[2] Danyel Haughton, “Seeing is Not Believing.”

[3] Ashley Judd article Ashley Judd. “Forget Your Team: Your Online Violence Toward Girls and Women Is What Can Kiss My Ass.” Identities Mic, March 19, 2015.

[4] John Oliver, “The NCAA,” March 15, 2015.

[5] Will Femia. “Michael Sam, First Openly Gay NFL Player, Cut by St. Louis Rams.” MSNBC, August 30, 2014.
Greg Price. “First Openly Gay Football Player Cut By Dallas Cowboys, So What’s Next for Michael Sam And The NFL?” International Business Times, October 22, 2014.

[6] John Oliver, “The NCAA,” March 15, 2015.

[7] Judy Aulette Root and Judith Wittner. Gendered Words, Third Edition. (New York: Oxford, 2015): 447

[8] Ibid, 452.

[9] Ibid, 444.

[10] John Oliver, “FIFA and the World Cup,” June 8, 2014.

[11] Joddi Alden, “Globalization, Colonialism, and Orientalism in Visual Culture.”

[12] John Oliver, “The NCAA,” March 15, 2015.

[13] John Oliver, “FIFA and the World Cup,” June 8, 2014

[14] Maria-Teresa Matani. “Colonialism and Slavery.”

[15] Root Aulette and Wittner, Gendered Worlds, 459.

[16] Danyel Haughton, “Seeing is Not Believing.”


Alden, Joddi. “Globalization, Colonialism, and Orientalism in Visual Culture.” GNDS 125 Lecture, January 29, 2015.

Alter, Charlotte. “Ashley Judd Speaks Out About Twitter Abuse and Rape” Time Magazine, March 19, 2015. Accessed April 1, 2015.

Femia, Will. “Michael Sam, First Openly Gay NFL Player, Cut by St. Louis Rams.” MSNBC, August 30, 2014. Accessed April 5, 2015.

Haughton, Danyel. “Seeing is Not Believing” GNDS 125 Lecture, March 2, 2015

Judd, Ashley. “Forget Your Team: Your Online Violence Toward Girls and Women Is What Can Kiss My Ass.” Identities Mic, March 19, 2015. Accessed April 1, 2015

Matani, Maria-Teresa. “Colonialism and Slavery.” GNDS 125 Tutorial, February 12, 2015.

Oliver, John. “Last Week Tonight with John Oliver: FIFA and the World Cup (HBO)” YouTube Video, 13:13. Posted by “LastWeekTonight”

Oliver, John. “Last Week Tonight With John Oliver: The NCAA (HBO)” YouTube Video, 20:53. Posted by “LastWeekTonight”

Price, Greg. “First Openly Gay Football Player Cut By Dallas Cowboys, So What’s Next for Michael Sam And The NFL?” International Business Times, October 22, 2014, Accessed April 5, 2015.

Root Aulette, Judy and Wittner, Judith. Gendered Words, Third Edition. New York: Oxford, 2015.

All in “The Name of the Game?” The Perilous Practices in the Sports Industry

4 thoughts on “All in “The Name of the Game?” The Perilous Practices in the Sports Industry

  1. piper125 says:

    The lack of female representation in sport culture and the marginalization of professionally equal female sports teams has always been something that both disturbs and fascinates me. For every professional male sports team, there is a female equivalent that almost never makes it on to the big screens or popular media, yet it seems that few people question this trend as though sports are inherently meant to be male-dominated. You did a great job explaining the patriarchal structures and colonial thought in the backbone of the sports industry, but I would have loved a little more insight as to what the female sports industry is like, to draw a contrast between the two and shed light on what the reasons for difference in popularity are. For example, is there less/more verbal or physical violence? If less, is this a factor of sport that people are drawn to? If more, does this make an audience uncomfortable through a belief that women should not be physically aggressive? Are there hypersexualized male cheerleaders? Female cheerleaders? What does this say about heterosexism in the female sports industry or: lack thereof?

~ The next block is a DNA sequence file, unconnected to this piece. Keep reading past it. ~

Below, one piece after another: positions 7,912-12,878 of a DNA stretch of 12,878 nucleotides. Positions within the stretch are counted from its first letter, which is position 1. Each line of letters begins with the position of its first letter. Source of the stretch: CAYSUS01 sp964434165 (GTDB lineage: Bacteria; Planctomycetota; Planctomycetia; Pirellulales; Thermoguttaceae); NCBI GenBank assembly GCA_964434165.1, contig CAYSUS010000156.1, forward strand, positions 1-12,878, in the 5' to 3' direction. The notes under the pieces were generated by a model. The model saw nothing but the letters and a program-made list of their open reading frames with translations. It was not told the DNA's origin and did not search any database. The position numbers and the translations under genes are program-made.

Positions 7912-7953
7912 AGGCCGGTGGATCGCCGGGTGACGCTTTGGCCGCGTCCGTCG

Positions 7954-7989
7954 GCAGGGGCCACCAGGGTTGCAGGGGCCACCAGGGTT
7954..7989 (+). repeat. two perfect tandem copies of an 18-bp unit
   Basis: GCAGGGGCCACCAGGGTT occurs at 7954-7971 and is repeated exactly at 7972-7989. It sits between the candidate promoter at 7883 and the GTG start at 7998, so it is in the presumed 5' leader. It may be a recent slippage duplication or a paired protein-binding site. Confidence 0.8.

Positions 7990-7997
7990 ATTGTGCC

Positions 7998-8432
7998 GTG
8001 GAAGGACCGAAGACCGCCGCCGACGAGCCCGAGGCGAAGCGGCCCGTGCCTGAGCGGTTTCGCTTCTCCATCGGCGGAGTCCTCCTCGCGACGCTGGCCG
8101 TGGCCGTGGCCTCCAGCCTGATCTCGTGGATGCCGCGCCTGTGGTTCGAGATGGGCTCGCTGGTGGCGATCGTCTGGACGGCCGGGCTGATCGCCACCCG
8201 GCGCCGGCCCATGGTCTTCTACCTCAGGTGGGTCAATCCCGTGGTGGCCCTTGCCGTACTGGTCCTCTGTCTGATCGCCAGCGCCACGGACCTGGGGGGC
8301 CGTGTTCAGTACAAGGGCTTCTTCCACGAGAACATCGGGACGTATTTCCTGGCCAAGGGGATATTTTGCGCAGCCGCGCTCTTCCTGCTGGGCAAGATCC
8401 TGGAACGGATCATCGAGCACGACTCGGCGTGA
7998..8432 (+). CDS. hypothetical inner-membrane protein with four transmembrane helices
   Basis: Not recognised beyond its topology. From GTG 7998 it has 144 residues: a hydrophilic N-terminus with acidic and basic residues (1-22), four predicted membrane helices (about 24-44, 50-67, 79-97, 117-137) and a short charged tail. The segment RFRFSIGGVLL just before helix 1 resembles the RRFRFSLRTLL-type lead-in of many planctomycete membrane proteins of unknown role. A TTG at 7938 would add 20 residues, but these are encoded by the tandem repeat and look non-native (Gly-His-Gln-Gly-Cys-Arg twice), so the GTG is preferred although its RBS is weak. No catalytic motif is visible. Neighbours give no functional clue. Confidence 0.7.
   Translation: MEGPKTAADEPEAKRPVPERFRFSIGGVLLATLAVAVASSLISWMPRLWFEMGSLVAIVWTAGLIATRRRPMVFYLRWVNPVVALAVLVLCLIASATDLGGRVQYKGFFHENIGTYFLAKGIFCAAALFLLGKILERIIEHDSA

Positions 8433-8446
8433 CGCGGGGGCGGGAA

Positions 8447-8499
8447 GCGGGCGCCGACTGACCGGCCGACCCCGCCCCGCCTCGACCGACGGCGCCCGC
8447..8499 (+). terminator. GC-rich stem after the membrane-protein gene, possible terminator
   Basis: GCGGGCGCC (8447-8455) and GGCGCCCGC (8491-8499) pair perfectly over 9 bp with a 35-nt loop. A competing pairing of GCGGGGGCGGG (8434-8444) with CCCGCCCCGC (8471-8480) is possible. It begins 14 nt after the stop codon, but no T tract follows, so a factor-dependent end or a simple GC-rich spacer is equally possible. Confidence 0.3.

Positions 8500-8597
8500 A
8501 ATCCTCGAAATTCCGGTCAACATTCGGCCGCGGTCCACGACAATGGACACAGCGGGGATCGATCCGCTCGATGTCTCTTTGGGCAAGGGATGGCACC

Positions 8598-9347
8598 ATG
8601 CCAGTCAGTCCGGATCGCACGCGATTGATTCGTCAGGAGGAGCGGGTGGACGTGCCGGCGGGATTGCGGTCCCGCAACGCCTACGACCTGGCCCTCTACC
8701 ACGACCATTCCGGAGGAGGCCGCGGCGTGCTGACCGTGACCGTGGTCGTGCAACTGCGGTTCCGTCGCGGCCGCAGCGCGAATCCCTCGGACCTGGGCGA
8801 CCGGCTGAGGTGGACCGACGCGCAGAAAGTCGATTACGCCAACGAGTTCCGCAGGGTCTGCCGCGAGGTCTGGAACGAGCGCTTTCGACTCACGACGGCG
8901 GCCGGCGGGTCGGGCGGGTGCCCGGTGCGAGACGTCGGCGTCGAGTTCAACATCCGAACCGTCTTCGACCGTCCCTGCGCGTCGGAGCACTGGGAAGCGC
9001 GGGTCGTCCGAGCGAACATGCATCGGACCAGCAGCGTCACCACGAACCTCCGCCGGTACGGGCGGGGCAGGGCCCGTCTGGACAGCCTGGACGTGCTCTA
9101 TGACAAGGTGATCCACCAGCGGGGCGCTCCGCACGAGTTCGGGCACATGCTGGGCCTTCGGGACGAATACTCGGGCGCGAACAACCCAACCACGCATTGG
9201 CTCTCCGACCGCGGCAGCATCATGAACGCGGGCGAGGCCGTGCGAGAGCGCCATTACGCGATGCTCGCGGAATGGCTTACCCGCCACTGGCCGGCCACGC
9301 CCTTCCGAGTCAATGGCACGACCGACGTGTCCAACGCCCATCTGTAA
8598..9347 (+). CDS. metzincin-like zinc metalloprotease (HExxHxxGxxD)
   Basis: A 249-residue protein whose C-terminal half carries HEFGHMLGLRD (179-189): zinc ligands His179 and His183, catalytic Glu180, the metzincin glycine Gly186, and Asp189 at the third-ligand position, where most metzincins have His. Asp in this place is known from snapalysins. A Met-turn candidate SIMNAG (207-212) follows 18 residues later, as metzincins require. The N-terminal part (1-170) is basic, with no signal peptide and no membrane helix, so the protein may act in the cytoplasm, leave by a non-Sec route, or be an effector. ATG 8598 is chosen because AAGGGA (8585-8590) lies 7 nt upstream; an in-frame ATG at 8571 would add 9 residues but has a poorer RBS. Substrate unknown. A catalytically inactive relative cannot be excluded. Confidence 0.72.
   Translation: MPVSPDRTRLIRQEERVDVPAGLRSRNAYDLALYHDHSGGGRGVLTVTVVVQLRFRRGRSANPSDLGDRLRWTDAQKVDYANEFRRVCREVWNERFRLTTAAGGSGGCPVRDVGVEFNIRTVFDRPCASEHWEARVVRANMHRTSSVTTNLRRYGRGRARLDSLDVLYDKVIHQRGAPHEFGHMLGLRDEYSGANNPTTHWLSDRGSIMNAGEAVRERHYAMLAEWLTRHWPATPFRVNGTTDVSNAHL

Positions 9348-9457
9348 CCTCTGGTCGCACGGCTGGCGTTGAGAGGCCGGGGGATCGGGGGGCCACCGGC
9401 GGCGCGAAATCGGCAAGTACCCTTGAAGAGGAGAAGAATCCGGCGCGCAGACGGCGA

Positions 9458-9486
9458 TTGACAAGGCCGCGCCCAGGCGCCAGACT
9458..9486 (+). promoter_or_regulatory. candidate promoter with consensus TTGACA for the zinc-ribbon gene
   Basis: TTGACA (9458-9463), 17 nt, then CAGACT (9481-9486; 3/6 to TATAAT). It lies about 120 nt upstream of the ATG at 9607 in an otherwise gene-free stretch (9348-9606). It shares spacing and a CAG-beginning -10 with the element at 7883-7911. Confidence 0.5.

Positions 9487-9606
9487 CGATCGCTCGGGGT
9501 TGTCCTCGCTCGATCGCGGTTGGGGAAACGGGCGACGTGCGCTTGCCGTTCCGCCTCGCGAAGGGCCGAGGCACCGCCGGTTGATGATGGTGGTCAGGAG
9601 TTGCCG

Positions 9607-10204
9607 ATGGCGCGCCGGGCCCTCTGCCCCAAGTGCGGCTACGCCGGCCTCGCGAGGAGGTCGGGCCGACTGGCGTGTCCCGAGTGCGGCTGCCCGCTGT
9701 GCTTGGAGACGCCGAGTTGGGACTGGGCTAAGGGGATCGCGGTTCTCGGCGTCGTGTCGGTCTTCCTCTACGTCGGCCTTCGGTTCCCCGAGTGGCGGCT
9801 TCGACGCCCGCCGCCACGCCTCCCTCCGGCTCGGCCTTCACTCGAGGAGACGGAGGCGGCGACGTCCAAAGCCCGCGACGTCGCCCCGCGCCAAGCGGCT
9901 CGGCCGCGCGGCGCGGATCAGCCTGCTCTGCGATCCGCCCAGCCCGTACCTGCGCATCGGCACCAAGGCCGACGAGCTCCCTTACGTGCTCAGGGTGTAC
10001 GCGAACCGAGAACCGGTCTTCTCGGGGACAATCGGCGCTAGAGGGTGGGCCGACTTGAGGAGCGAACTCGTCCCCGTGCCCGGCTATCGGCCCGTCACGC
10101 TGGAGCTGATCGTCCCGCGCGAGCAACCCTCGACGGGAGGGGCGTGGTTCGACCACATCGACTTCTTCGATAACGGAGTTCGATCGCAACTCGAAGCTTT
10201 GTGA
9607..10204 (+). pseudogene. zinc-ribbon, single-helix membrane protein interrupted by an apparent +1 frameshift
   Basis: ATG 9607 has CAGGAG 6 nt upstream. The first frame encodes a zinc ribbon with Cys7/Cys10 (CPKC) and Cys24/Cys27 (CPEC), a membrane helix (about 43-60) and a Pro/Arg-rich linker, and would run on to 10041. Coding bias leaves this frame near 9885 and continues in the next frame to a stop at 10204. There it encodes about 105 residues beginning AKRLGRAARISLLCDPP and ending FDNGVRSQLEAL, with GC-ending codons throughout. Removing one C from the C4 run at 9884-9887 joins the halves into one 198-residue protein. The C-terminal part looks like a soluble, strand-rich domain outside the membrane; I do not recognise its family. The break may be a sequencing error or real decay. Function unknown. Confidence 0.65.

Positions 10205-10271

2. You did a great job making a thorough intersexuality of the sports world. You touched on so many different oppressions including race, gender, sexuality and class. I found it interesting how you noted the intersection between patriarchy and colonization within college basketball. I had no idea that college players do not make money, which I guess makes sense, but it’s absurd when you think about how much profit is generated due to March Madness. You also touched on sexuality within the sports world, mentioning particularly that fag is regarded as one of the worst insults. When I was doing research on this same topic, I found slurs such as “throws like a girl” or “she plays like a man” which are also dangerous and horrible insults made to girls. Do you agree that these slangs and reoccurring terms are further creating these inequalities for different individuals? I believe that if these terms/ slangs were eliminated it would help narrow some of the gaps in the sports world. Overall, do you think any of these oppressions seen within the sports world will one day be totally eliminated?


    1. redjr21 says:

      Thank you for your comments! I absolutely agree that such derogatory language and insults perpetuate the inequalities and reaffirm the legitimize the problematic system in place. As long as anyone can consider being gay or a woman an insult, both the sports industry and the world are glorifying the patriarchal institutions and society we live in.

      I hope that such oppressions could one day be eliminated. I do believe that as long as the businesses behind such sports, such as the IOCC, the NCAA, and FIFA, continue to adhere to a capitalist system, that no change will happen. Corporate capitalism and patriarchy go hand-in-hand, and each of these companies stand to make a profit off of perpetuating racism, sexism and homophobia. Until we see economic reform and greater social justice in our society, as well as at a governmental level, I do not believe that such sports organizations will change.


  3. pennatucky says:

    You are completely on point, when discussing the comments exposing the prevalence of rape culture in many different spaces in society, including online. It is an absolute disgrace that in 2015 women are being objectified and verbally abused for having an opinion.

    Fantastic connection between colonial trends, patriarchal practices and sports. Sports are often seen to be competitive and aggressive, similar to the way boys are raised in line with hegemonic masculinities practices

    I see you make connections to the homophobic nature of many of these sports and the hate language that is used by team members. Sports needs to change its ideologies to be able to get with the tone of the times.